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Genome-wide association meta-analysis of 78,308 individuals identifies new loci and genes influencing human intelligence

An Erratum to this article was published on 01 October 2017

This article has been updated

Abstract

Intelligence is associated with important economic and health-related life outcomes1. Despite intelligence having substantial heritability2 (0.54) and a confirmed polygenic nature, initial genetic studies were mostly underpowered3,4,5. Here we report a meta-analysis for intelligence of 78,308 individuals. We identify 336 associated SNPs (METAL P < 5 × 10−8) in 18 genomic loci, of which 15 are new. Around half of the SNPs are located inside a gene, implicating 22 genes, of which 11 are new findings. Gene-based analyses identified an additional 30 genes (MAGMA P < 2.73 × 10−6), of which all but one had not been implicated previously. We show that the identified genes are predominantly expressed in brain tissue, and pathway analysis indicates the involvement of genes regulating cell development (MAGMA competitive P = 3.5 × 10−6). Despite the well-known difference in twin-based heritability2 for intelligence in childhood (0.45) and adulthood (0.80), we show substantial genetic correlation (rg = 0.89, LD score regression P = 5.4 × 10−29). These findings provide new insight into the genetic architecture of intelligence.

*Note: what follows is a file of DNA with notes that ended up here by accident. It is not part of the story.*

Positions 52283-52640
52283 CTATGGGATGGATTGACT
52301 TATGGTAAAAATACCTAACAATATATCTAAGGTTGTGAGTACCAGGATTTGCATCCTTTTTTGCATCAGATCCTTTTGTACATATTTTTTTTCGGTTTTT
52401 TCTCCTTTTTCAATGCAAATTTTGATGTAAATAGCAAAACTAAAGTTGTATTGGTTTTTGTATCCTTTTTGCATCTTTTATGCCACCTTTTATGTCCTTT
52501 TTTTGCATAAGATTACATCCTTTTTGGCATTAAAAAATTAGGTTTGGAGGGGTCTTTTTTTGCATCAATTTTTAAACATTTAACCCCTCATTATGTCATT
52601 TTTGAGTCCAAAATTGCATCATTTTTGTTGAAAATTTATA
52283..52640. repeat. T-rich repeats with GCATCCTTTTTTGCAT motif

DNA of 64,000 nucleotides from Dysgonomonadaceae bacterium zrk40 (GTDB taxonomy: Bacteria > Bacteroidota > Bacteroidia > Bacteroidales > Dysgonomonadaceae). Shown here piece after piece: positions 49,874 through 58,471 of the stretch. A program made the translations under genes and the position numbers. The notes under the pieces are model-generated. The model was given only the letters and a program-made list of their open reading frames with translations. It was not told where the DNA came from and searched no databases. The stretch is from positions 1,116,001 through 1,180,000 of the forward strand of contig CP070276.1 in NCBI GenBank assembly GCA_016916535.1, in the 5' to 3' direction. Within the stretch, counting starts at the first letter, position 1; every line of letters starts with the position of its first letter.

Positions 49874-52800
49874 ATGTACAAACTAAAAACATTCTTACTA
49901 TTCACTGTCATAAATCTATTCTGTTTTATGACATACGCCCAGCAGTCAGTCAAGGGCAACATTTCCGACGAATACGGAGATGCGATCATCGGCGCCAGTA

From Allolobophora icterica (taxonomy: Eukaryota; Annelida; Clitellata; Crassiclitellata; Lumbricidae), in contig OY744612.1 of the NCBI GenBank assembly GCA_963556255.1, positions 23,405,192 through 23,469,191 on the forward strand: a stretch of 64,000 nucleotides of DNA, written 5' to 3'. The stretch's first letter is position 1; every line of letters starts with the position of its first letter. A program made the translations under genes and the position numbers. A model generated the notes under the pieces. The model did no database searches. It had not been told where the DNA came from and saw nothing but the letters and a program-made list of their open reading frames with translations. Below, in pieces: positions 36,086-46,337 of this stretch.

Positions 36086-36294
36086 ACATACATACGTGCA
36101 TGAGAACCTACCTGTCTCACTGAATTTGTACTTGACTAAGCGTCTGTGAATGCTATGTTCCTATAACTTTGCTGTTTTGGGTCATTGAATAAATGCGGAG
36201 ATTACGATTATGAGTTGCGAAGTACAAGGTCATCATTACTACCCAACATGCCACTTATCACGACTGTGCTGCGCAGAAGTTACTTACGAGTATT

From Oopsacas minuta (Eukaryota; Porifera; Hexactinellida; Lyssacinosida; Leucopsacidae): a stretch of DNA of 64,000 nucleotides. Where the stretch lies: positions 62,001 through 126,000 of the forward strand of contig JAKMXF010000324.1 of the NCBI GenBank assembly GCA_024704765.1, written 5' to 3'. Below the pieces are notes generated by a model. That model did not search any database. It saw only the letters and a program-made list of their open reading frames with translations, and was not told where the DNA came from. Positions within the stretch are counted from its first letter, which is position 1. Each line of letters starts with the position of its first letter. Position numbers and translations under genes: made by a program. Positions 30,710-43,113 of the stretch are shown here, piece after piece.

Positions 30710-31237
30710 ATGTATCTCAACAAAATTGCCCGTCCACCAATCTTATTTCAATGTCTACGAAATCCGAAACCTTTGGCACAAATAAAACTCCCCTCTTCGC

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Figure 1: Regional association and linkage disequilibrium plots for 18 genome-wide significant loci.